Do men with COVID-19 have semen problems such as infertility?

Although SARS-CoV-2 mainly affects the respiratory tract, the virus – and the body’s response to it – can damage other tissues. Recent evidence suggests that COVID-19 infection can reduce male fertility, and the virus has been detected in the male reproductive organs. Firuza Barik and Rajesh Barik at Jaslok Hospital, Sanjeeva Srivastava and colleagues at the Indian Institute of Technology wondered whether COVID-19 infection would have long-term effects on the male reproductive system. To find out, they decided to compare the protein levels in the semen of healthy men and those who had previously had mild or moderate Govt-19 disease.

The researchers examined sperm samples from 10 healthy men and 17 men who had recently recovered from COVID-19. None of the men between the ages of 20 and 45 had a previous history of infertility. The team found that the men who were rehabilitated had significantly reduced sperm count and motility, and that sperm of normal shape were less than those of the men without COVID-19. The researchers examined sperm proteins in semen using tandem liquid chromatography-mass spectrometry and found that 27 proteins were present in high levels and 21 proteins were in low levels in the restored men. COVID-19 recovery compared with the control group.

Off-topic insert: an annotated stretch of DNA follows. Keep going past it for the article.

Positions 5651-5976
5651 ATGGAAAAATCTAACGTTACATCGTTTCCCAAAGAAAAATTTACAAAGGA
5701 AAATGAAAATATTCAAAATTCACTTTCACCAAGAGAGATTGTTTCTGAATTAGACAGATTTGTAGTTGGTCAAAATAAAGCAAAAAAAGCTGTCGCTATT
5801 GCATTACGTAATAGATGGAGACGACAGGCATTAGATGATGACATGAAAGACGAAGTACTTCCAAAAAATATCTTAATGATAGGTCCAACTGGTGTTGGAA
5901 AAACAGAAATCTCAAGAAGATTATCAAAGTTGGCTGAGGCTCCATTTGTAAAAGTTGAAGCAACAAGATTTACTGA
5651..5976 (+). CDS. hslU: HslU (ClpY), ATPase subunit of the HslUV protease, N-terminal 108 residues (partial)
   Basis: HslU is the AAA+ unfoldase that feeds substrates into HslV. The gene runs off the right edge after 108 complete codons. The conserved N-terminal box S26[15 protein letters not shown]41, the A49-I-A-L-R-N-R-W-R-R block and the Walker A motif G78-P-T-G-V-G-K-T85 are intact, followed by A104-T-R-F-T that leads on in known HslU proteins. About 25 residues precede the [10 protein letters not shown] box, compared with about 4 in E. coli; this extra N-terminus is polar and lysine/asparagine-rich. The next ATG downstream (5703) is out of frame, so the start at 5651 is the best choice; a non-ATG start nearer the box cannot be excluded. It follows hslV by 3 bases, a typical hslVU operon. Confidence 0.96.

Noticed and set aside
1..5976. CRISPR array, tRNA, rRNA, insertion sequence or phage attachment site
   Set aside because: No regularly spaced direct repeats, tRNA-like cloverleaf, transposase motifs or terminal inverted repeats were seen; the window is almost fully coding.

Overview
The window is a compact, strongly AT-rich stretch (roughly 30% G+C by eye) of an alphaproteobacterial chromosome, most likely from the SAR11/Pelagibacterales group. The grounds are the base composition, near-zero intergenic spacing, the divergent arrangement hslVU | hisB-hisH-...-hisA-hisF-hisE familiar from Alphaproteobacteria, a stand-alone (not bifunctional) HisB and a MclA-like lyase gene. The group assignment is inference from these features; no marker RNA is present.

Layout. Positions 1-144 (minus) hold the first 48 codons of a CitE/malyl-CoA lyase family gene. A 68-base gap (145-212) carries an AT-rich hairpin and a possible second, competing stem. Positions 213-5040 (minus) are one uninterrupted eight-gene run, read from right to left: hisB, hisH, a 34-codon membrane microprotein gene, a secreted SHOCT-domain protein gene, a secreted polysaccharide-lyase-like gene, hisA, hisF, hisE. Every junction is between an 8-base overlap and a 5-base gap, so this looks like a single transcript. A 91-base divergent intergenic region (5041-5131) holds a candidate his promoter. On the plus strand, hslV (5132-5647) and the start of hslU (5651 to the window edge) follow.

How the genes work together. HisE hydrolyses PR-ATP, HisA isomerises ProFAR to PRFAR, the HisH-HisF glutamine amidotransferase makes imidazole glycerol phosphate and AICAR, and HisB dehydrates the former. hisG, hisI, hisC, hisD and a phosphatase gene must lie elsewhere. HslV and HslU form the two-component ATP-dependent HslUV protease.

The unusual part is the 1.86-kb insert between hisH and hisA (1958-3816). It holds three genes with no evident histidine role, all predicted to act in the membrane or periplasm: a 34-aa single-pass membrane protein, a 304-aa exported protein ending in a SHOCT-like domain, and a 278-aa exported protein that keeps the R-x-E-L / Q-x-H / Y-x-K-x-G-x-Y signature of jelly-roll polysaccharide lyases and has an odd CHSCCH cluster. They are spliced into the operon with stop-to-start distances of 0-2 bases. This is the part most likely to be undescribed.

Many proteins are involved in reproduction. Two fertility-related proteins, semanogelin 1 and prosaposin, were found in less than half of the semen of the COVID-19 recovery group compared with the control group’s sperm. These findings suggest that SARS-CoV-2 may directly or indirectly affect male reproductive health and may persist even after recovery, the researchers say. They add that this work may also reveal insights into the pathophysiology of human reproduction in recovered men. However, they point out that large studies need to be done to confirm these findings, including a control group of men who recently recovered from another flu-like illness to confirm that the findings This is specific to COVID-19.

The study authors acknowledge funding from Jaslok Hospital.

Source: Medindia

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